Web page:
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    Sepsis and Septic Shock – Diagnosis

    Critical Care / Resuscitation, Infections

    Last Updated Aug 21, 2018
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    • In 2016, the Third International Consensus Definitions for Sepsis and Septic Shock (Sepsis-3) defined sepsis as a “life-threatening organ dysfunction caused by a dysregulated host response to infection” (1).
    • Sepsis is now identified by an increase of at least 2 points in the Sequential [Sepsis-related] Organ Failure Assessment (SOFA) score in patients with a suspicion of infection.
    • The quick SOFA (qSOFA) score, a surrogate for SOFA in settings in which all components of SOFA are not routinely measured (i.e. Emergency Department) was introduced to screen for patients likely to have sepsis.
    • In the Emergency Department qSOFA has been shown to be more sensitive and specific than SOFA, SIRS or the old definition of severe sepsis to predict in-hospital mortality.
    • Although SIRS and lactate are no longer part of the definitions of sepsis, SIRS remains a sensitive tool to screen for infection and an elevated lactate continues to be strongly correlated with in-hospital mortality.
    • Base deficit or anion gap measurement are poor surrogates for lactate measurement. Centers should have capacity for measuring lactate.


    SIRS – 2/4 of heart rate > 90/min, respiratory rate >20/min, temperature > 38’C or < 36’C, WBC >12 or <4 (altered mental status often substituted for WBC at triage)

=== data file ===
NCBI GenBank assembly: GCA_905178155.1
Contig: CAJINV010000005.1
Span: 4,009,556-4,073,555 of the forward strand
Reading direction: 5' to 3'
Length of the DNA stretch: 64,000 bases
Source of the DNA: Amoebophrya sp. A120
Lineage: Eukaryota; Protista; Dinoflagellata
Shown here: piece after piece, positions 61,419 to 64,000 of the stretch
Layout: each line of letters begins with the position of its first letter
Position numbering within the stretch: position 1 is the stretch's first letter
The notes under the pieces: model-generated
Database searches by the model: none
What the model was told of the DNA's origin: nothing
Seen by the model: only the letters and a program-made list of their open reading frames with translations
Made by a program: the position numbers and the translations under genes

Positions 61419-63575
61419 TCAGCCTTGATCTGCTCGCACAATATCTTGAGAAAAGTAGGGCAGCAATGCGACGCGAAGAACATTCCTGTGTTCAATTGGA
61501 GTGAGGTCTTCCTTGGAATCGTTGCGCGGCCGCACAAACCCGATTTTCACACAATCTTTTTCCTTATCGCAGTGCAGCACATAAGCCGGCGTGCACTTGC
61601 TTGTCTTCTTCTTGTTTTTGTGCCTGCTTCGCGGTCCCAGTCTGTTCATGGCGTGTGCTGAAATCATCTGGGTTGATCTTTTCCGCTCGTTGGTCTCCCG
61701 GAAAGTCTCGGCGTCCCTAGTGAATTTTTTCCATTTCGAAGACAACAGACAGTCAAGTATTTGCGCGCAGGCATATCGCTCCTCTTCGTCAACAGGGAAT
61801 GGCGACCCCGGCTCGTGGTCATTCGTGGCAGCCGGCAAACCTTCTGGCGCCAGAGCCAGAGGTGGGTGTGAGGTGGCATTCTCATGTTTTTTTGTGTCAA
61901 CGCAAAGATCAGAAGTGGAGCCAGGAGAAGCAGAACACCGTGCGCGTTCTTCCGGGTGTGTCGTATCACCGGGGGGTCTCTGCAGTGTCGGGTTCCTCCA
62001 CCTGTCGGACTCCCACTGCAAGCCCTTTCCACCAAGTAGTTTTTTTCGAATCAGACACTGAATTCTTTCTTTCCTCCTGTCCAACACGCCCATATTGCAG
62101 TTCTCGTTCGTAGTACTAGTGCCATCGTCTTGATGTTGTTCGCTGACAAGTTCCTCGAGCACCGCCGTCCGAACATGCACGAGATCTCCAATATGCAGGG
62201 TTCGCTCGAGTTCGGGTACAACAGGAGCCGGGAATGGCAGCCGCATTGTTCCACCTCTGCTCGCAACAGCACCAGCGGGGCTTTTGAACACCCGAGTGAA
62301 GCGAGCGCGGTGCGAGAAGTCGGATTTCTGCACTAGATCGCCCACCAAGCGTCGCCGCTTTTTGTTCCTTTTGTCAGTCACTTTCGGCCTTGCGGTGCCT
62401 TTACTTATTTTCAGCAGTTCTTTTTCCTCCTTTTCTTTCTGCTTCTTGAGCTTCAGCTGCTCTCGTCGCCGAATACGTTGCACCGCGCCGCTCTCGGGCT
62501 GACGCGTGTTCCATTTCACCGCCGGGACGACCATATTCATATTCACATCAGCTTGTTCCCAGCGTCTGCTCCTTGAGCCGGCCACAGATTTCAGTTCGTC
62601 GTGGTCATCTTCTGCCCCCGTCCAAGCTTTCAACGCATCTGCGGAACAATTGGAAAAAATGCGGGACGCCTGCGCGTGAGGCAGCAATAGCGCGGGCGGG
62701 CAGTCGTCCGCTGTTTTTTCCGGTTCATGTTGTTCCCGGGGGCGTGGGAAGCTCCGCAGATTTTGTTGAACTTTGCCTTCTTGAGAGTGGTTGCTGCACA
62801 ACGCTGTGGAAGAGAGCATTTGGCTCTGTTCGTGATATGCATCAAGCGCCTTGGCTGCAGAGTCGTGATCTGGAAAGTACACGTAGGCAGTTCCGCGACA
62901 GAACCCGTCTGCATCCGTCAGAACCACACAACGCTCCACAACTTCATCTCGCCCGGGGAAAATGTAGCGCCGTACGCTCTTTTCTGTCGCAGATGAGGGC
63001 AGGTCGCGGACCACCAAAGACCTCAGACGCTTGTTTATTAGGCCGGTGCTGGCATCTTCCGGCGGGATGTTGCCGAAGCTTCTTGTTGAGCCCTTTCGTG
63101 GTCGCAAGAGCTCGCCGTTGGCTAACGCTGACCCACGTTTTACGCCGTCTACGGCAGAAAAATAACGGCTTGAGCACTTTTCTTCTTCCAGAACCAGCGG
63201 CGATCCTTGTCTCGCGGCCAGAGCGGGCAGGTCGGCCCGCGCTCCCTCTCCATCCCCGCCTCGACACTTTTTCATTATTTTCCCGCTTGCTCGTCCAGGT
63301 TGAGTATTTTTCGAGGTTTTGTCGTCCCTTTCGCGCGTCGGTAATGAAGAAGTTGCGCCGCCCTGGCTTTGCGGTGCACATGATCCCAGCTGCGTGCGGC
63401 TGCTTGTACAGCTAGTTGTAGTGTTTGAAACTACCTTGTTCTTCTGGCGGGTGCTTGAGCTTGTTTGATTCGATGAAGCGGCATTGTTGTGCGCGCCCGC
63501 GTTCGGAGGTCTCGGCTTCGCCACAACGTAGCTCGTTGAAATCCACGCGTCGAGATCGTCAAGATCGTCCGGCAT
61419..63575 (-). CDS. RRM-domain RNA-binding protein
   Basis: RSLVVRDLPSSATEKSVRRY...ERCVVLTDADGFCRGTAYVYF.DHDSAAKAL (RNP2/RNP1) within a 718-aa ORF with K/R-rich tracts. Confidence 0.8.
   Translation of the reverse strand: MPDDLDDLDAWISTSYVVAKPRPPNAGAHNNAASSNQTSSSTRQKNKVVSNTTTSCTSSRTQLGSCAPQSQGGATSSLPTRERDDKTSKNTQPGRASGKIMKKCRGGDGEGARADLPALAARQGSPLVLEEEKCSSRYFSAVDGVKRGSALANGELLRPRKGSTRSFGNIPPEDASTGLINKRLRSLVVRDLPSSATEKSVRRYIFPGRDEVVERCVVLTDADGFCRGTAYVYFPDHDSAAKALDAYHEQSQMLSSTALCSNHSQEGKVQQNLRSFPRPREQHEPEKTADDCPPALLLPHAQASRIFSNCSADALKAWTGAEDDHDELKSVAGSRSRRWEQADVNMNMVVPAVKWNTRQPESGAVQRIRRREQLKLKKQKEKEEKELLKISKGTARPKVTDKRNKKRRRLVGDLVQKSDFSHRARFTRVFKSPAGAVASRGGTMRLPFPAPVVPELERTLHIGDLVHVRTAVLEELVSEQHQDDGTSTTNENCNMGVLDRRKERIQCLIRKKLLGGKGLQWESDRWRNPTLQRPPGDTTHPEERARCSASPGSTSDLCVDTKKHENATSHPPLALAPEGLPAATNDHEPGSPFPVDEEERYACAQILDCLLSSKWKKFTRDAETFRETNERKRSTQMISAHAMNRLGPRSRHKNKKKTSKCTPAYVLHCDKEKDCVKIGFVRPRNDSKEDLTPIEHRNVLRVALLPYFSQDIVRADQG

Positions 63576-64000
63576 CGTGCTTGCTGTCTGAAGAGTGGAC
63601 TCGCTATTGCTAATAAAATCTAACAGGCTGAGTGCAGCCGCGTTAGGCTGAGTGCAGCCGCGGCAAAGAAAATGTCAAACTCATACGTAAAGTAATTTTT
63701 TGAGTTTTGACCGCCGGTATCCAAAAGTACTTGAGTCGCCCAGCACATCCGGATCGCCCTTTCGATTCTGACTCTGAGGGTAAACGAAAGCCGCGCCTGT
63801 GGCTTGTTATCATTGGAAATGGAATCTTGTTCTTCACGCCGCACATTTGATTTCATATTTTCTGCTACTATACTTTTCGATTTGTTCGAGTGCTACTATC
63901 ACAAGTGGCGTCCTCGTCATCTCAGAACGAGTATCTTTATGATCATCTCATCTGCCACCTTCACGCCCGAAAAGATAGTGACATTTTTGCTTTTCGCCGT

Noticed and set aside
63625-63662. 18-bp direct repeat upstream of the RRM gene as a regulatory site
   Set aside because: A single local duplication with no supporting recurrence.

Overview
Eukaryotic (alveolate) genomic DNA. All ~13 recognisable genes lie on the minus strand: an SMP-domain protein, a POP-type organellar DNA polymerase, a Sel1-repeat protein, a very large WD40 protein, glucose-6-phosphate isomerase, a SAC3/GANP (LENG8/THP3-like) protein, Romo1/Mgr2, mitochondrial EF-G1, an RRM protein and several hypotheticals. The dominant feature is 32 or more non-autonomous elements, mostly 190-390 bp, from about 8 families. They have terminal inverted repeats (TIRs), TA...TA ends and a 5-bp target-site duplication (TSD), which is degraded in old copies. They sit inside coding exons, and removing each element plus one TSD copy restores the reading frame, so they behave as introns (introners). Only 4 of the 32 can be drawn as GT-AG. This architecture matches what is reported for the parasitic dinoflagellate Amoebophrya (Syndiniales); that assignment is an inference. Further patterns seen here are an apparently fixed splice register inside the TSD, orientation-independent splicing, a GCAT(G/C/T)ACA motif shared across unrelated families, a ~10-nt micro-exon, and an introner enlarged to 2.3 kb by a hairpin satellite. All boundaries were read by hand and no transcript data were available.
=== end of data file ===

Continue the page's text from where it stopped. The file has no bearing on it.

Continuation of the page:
qSOFA – 2/3 of Altered Mental Status, Respiratory Rate >20/minute,  Systolic Blood Pressure < 100 mmHg. In ED, this correlates to a 10% in-hospital mortality.

    SOFA – Sequential Organ Failure Assessment Score (see Figure)

    Sepsis – Infection with evidence of organ dysfunction (increase in SOFA score of greater or equal to 2). Correlates to a 10% in-hospital mortality.  (see Figure)

    Septic Shock – requirement of vasopressors to keep mean arterial pressure greater than 65 mmHg AND a serum lactate > 2 mmol/L.  Correlates to a 40% in-hospital mortality.

    Diagnostic Process

    • Detailed history and physical exam to determine source of sepsis and evidence of organ dysfunction (i.e. low urine output, mottling of extremities)
    • Blood work to screen for organ dysfunction to confirm sepsis diagnosis as well to look for sepsis mimics (i.e. CBC, extended electrolytes, BUN, Cr, glucose, LFTs, Lipase, Lactate)
    • Culture appropriate sites (blood, urine, sputum, stool, wounds)
    • Imaging to help determine site and extent of infection; based on clinical exam, look for drainable focus of infection (ie Chest and other x-rays, CT scans, Ultrasounds, MRI)

    Quality Of Evidence?


    • The new sepsis-3 definitions were derived from a database of over 1.3 million patient encounters and have been externally validated.
    • The qSOFA score has been externally validated in the Emergency Department.

    Figure: SOFA Score

    Sepsis Diagnosis SOFA Figure

    Related Information

    Reference List


    Relevant Resources


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